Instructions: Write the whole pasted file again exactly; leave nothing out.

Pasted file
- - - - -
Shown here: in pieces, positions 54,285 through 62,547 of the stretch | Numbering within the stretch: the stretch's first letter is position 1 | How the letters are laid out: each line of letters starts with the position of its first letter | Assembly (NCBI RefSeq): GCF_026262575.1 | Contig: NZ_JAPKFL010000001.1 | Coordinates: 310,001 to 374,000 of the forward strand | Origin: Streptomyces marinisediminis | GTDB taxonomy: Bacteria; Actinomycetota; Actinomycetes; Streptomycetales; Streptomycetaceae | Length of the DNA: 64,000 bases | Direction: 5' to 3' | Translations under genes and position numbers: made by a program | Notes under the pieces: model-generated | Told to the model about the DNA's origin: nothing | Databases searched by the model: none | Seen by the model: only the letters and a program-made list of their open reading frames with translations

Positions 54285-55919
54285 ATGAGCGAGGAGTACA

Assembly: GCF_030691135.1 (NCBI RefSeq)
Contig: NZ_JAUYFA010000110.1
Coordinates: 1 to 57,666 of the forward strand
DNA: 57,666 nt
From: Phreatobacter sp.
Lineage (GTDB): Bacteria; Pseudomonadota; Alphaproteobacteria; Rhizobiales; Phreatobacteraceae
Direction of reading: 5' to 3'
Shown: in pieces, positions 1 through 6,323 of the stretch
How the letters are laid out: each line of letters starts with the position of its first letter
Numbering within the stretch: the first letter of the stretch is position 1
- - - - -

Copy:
Shown here: in pieces, positions 54,285 through 62,547 of the stretch | Numbering within the stretch: the stretch's first letter is position 1 | How the letters are laid out: each line of letters starts with the position of its first letter | Assembly (NCBI RefSeq): GCF_026262575.1 | Contig: NZ_JAPKFL010000001.1 | Coordinates: 310,001 to 374,000 of the forward strand | Origin: Streptomyces marinisediminis | GTDB taxonomy: Bacteria; Actinomycetota; Actinomycetes; Streptomycetales; Streptomycetaceae | Length of the DNA: 64,000 bases | Direction: 5' to 3' | Translations under genes and position numbers: made by a program | Notes under the pieces: model-generated | Told to the model about the DNA's origin: nothing | Databases searched by the model: none | Seen by the model: only the letters and a program-made list of their open reading frames with translations

Positions 54285-55919
54285 ATGAGCGAGGAGTACA

Assembly: GCF_030691135.1 (NCBI RefSeq)
Contig: NZ_JAUYFA010000110.1
Coordinates: 1 to 57,666 of the forward strand
DNA: 57,666 nt
From: Phreatobacter sp.
Lineage (GTDB): Bacteria; Pseudomonadota; Alphaproteobacteria; Rhizobiales; Phreatobacteraceae
Direction of reading: 5' to 3'
Shown: in pieces, positions 1 through 6,323 of the stretch
How the letters are laid out: each line of letters starts with the position of its first letter
Numbering within the stretch: the first letter of the stretch is position 1